VSAM Tuning Parameters.

Virtual Storage Access method - ESDS, KSDS, RRDS & LDS. Basic direct access method, Basic sequential -, Queued sequential -, Basic partitioned -, Indexed sequential -, Object - access method.
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Amy Dogar
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VSAM Tuning Parameters.

Post by Amy Dogar » Mon Mar 28, 2016 11:32 am


For KSDS VSAM tuning, what are the factors I should start with. Are there some straight rules for some of the tunings or we have to every job by job? Please share your experience in this regard.

William Collins
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Re: VSAM Tuning Parameters.

Post by William Collins » Mon Mar 28, 2016 11:55 am

The biggest factor is the data and how it is used. Next is what you are tuning for? Performance (response time) or resources (like space).

If you don't know the data, and you don't know what you are tuning for, then the exercise is largely pointless. The chances of getting it correct would be almost nil.

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Robert Sample
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Re: VSAM Tuning Parameters.

Post by Robert Sample » Mon Mar 28, 2016 4:42 pm

Tuning for online access is the complete opposite of tuning for batch access so without at least that basic information tuning is futile.

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Re: VSAM Tuning Parameters.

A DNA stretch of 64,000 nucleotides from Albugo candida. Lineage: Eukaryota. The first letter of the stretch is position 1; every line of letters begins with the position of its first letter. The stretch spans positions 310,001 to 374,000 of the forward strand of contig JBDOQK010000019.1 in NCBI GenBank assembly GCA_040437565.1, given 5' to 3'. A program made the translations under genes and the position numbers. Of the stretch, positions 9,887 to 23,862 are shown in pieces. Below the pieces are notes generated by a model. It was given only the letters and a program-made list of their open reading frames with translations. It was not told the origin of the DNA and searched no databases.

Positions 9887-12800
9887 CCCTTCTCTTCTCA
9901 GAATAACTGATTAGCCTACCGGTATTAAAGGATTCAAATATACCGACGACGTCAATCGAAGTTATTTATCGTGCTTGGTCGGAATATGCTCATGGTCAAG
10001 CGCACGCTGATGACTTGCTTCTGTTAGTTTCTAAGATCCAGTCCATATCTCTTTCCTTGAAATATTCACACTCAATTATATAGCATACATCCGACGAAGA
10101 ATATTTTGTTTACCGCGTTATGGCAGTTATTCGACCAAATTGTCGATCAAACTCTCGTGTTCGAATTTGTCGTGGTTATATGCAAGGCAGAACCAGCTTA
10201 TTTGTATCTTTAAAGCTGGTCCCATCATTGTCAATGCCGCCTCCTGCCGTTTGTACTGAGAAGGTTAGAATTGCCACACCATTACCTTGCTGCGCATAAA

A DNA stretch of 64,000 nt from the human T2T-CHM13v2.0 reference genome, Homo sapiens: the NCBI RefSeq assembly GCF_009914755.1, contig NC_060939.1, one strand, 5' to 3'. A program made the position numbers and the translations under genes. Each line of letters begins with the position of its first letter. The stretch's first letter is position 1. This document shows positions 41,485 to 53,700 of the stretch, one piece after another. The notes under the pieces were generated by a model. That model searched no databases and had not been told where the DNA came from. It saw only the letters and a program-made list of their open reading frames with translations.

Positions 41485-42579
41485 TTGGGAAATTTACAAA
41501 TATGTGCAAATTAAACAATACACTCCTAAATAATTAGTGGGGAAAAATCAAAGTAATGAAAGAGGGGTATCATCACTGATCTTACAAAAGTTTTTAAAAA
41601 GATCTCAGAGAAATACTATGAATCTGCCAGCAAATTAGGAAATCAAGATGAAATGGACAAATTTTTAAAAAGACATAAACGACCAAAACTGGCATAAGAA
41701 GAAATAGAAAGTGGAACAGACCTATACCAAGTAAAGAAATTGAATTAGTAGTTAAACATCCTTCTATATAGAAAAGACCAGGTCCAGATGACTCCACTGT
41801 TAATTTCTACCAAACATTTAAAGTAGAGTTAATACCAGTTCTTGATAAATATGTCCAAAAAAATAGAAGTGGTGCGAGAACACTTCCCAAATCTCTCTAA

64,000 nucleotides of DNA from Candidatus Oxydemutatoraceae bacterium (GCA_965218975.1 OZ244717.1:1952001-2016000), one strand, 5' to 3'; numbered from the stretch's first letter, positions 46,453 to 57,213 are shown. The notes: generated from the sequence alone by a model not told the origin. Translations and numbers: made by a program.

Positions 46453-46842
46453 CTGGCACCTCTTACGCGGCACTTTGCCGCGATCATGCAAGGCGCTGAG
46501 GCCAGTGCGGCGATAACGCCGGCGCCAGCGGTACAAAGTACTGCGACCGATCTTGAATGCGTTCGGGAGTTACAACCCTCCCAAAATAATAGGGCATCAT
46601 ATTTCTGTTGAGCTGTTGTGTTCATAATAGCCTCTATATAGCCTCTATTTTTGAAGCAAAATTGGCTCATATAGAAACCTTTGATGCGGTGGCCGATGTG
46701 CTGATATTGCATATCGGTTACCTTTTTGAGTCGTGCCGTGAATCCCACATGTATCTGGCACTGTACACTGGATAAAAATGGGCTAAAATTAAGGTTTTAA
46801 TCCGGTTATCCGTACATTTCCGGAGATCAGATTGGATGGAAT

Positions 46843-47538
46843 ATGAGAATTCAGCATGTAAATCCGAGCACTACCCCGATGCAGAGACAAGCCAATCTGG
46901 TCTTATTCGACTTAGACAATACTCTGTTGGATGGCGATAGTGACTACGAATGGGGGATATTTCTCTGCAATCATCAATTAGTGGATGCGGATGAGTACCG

Post by Gerhard_Adam » Sat Jun 25, 2016 7:45 am

The biggest factor in KSDS performance is the number of index and data buffers being used. For random access, index buffers will be important. For sequential processing, data buffers become more important.

For online access, most environments utilize a feature called Locally Shared Resources [LSR] which manages VSAM buffers in a completely different way thereby eliminating the performance issues that batch jobs may experience [although there is Batch LSR which may have limited applicability].

The first requirement is to establish how many index buffers you will need. This involves keeping the index set loaded into memory plus one for a sequence set record.

The calculation is:

#CI/CA * CISIZE ==> This gives the number of bytes per control area.

Hi-U-RBA / [bytes/CA] ==> This gives the number of control areas [which is also the number of sequence set records]

# Index records - # sequence set records = # Index set records

The #index Set records should be the number of index buffers + 1

Data buffers should generally be in the neighborhood of 5-10, which can be resolved by testing with different values to see what kinds of improvements might be observed.

Note that increasing the number of data buffers for random access will not help, just as increasing the number of index buffers for sequential processing will not help. However, a good solution when the usage is unknown is to use both values and specify the BUFSPACE in the definition. This will ensure that you will have the proper number of buffers [unless you have a really unusual file] regardless of how the program processes it.

This value can be modified using the ALTER command in IDCAMS after the file has been defined.

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